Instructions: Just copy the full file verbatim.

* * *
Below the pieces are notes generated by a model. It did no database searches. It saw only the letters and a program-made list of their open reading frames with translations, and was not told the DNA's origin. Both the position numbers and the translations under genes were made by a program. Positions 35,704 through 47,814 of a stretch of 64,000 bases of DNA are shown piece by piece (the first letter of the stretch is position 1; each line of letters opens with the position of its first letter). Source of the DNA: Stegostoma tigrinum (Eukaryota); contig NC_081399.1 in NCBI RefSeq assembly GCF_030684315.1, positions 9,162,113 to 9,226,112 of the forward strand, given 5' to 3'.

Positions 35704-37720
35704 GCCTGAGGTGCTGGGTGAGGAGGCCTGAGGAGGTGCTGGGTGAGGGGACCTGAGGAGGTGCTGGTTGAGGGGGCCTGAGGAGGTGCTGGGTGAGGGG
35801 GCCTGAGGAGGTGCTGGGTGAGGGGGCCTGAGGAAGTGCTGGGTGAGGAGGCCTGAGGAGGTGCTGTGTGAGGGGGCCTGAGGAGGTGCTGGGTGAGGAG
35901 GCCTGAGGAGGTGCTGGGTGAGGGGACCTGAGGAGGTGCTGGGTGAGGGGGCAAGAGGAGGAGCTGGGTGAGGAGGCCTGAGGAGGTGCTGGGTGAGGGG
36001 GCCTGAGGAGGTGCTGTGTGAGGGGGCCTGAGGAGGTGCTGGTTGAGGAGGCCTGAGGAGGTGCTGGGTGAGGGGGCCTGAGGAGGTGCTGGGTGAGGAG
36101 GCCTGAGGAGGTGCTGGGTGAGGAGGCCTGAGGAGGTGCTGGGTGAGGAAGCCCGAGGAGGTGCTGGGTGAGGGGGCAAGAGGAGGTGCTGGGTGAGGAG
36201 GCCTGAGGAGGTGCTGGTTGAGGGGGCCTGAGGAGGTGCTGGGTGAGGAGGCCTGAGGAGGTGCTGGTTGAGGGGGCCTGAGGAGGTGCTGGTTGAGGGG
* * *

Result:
Below the pieces are notes generated by a model. It did no database searches. It saw only the letters and a program-made list of their open reading frames with translations, and was not told the DNA's origin. Both the position numbers and the translations under genes were made by a program. Positions 35,704 through 47,814 of a stretch of 64,000 bases of DNA are shown piece by piece (the first letter of the stretch is position 1; each line of letters opens with the position of its first letter). Source of the DNA: Stegostoma tigrinum (Eukaryota); contig NC_081399.1 in NCBI RefSeq assembly GCF_030684315.1, positions 9,162,113 to 9,226,112 of the forward strand, given 5' to 3'.

Positions 35704-37720
35704 GCCTGAGGTGCTGGGTGAGGAGGCCTGAGGAGGTGCTGGGTGAGGGGACCTGAGGAGGTGCTGGTTGAGGGGGCCTGAGGAGGTGCTGGGTGAGGGG
35801 GCCTGAGGAGGTGCTGGGTGAGGGGGCCTGAGGAAGTGCTGGGTGAGGAGGCCTGAGGAGGTGCTGTGTGAGGGGGCCTGAGGAGGTGCTGGGTGAGGAG
35901 GCCTGAGGAGGTGCTGGGTGAGGGGACCTGAGGAGGTGCTGGGTGAGGGGGCAAGAGGAGGAGCTGGGTGAGGAGGCCTGAGGAGGTGCTGGGTGAGGGG
36001 GCCTGAGGAGGTGCTGTGTGAGGGGGCCTGAGGAGGTGCTGGTTGAGGAGGCCTGAGGAGGTGCTGGGTGAGGGGGCCTGAGGAGGTGCTGGGTGAGGAG
36101 GCCTGAGGAGGTGCTGGGTGAGGAGGCCTGAGGAGGTGCTGGGTGAGGAAGCCCGAGGAGGTGCTGGGTGAGGGGGCAAGAGGAGGTGCTGGGTGAGGAG
36201 GCCTGAGGAGGTGCTGGTTGAGGGGGCCTGAGGAGGTGCTGGGTGAGGAGGCCTGAGGAGGTGCTGGTTGAGGGGGCCTGAGGAGGTGCTGGTTGAGGGG